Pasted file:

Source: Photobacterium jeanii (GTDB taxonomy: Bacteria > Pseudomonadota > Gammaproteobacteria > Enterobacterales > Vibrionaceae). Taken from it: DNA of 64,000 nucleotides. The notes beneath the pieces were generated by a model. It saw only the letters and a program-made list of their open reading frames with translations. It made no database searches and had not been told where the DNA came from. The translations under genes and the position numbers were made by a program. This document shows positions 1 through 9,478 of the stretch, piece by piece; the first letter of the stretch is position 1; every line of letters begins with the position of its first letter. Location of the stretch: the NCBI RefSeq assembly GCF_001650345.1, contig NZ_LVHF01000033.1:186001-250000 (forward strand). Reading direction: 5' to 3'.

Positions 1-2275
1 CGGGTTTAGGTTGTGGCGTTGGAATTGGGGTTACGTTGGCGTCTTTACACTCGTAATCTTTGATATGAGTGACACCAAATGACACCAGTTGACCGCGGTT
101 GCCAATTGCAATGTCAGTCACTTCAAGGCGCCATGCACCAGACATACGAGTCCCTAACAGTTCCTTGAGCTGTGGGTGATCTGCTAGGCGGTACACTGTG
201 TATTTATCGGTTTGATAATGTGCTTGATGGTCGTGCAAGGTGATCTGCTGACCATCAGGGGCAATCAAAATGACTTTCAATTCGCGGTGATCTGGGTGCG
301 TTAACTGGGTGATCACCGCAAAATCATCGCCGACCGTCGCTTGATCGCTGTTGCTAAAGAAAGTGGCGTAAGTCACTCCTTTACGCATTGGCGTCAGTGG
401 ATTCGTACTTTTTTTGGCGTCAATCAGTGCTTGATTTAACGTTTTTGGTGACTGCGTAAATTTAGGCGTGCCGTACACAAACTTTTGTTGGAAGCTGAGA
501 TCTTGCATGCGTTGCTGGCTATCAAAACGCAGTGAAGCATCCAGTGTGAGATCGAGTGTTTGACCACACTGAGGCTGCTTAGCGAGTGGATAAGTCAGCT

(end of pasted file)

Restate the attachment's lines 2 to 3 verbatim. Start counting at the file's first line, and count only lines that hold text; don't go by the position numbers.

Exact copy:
Positions 1-2275
1 CGGGTTTAGGTTGTGGCGTTGGAATTGGGGTTACGTTGGCGTCTTTACACTCGTAATCTTTGATATGAGTGACACCAAATGACACCAGTTGACCGCGGTT